INVESTIGATORS have revealed 10 of the most bizarre excuses given by unscrupulous employers for not paying staff the National Minimum Wage, including they “didn’t deserve it” and “I only pay them for when they’re actually serving someone”.

The list is published today by HM Revenue and Customs (HMRC) to coincide with a £1.7 million awareness campaign to encourage workers to check their pay to make sure they are receiving at least the statutory minimum ahead of the national minimum and national living wage rises on April 1.

For those aged 25 and over, the National Living Wage will increase by 30p to £7.50 per hour. The National Minimum Wage will rise by 10p to £7.05 per hour for 21 to 24-year-olds; by 5p to £5.60 for 18 to 20-year-olds; 16 to 17-year-olds will see an increase of 5p to £4.05 per hour and the apprentice rate will increase by 10p to £3.50 per hour.

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The campaign is aimed at making sure workers are being paid at least the National Minimum Wage, or National Living Wage, depending on their age.

Among the other craziest excuses were: “The employee wasn’t a good worker so I didn’t think they deserved to be paid the National Minimum Wage”; “I thought it was OK to pay foreign workers below the National Minimum Wage as they aren’t British and therefore don’t have the right to be paid it”; “She doesn’t deserve the National Minimum Wage because she only makes the teas and sweeps the floors”; and: “My accountant and I speak a different language – he doesn’t understand me and that’s why he doesn’t pay my workers the correct wages”.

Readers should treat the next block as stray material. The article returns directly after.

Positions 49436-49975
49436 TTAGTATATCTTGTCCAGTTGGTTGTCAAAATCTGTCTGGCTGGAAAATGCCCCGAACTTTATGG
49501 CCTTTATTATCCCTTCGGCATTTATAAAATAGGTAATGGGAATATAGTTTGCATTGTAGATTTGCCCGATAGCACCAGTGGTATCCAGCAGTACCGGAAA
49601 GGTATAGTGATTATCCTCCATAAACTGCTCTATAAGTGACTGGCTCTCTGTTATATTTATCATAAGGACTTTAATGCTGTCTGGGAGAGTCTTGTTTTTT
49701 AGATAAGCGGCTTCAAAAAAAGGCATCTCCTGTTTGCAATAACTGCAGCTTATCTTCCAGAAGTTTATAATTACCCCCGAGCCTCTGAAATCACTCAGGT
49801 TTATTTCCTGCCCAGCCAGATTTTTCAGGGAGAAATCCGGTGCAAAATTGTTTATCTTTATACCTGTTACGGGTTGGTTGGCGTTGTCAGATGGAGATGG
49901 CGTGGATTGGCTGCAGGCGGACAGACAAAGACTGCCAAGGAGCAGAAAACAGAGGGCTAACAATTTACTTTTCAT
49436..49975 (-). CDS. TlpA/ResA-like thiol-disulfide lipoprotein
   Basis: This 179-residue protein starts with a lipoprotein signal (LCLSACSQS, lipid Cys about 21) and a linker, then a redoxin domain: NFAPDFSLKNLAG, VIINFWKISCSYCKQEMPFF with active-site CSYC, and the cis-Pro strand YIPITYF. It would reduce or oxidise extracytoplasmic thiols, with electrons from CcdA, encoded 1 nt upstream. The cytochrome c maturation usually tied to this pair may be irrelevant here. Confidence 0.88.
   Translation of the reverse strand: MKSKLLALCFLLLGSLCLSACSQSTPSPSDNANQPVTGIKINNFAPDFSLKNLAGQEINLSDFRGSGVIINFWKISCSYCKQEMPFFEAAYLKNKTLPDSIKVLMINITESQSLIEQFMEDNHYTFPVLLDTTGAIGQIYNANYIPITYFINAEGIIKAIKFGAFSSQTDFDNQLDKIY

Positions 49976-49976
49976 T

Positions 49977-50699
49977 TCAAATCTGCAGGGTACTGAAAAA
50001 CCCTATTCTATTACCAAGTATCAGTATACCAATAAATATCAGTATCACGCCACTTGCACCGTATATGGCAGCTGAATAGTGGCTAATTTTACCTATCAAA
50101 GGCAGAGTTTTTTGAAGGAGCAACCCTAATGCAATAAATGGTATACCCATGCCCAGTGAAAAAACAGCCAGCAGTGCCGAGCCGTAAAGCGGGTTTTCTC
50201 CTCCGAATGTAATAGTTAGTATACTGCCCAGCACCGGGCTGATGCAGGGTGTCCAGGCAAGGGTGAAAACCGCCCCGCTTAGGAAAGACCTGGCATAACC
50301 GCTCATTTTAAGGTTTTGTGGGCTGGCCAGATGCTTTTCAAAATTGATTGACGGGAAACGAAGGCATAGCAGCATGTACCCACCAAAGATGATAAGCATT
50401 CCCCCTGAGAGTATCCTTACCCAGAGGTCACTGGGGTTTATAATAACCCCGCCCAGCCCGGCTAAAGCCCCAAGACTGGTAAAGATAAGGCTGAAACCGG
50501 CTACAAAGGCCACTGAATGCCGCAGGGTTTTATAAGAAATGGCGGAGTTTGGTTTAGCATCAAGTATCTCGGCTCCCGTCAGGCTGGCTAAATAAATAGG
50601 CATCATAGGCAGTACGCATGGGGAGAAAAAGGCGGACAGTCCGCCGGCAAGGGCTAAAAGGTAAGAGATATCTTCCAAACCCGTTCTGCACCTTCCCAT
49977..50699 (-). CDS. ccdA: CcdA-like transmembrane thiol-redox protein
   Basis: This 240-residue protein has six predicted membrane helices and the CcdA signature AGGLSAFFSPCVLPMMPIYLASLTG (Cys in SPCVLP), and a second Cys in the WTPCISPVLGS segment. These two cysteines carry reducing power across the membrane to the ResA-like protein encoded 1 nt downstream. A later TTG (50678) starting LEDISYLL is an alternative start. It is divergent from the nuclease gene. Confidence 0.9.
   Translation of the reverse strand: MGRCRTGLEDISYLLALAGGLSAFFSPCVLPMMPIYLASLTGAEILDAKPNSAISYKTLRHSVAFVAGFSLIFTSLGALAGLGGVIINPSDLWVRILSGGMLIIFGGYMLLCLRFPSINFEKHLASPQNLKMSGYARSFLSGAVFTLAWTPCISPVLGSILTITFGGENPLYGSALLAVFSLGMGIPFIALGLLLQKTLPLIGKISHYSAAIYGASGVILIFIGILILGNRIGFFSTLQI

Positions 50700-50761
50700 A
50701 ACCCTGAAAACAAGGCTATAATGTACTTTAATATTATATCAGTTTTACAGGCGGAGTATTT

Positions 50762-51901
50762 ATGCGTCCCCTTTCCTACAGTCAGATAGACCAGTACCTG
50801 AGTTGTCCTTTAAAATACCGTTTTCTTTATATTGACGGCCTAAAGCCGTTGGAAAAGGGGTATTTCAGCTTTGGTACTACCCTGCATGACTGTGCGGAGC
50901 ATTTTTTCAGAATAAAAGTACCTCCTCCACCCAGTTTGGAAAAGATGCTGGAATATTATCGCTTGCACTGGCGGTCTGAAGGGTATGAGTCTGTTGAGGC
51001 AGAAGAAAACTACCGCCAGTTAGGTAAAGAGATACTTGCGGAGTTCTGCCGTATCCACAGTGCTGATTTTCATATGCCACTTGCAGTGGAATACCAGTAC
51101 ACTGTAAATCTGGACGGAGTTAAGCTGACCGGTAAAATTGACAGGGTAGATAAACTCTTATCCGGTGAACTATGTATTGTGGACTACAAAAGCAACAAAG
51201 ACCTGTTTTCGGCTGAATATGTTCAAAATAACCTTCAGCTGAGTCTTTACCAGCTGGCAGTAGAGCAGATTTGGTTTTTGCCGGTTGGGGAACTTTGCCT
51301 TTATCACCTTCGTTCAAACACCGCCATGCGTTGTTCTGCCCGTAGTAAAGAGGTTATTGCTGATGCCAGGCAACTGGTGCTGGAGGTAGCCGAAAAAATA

Pat Rafferty, Scottish secretary of the Unite union told The National: “The best protection for workers is when they come together to protect themselves – and that means joining a trade union.

“For years, we have seen the growth of a low-wage economy, with insecure jobs where people don’t know if they’ll be getting paid work from day to day. It’s no coincidence that this has happened at a time when trade union membership has fallen.

“It’s also time to start taking these employers to court. Naming and shaming them isn’t enough, and HMRC and the Government need to enforce the law as a warning to rogue employers everywhere.”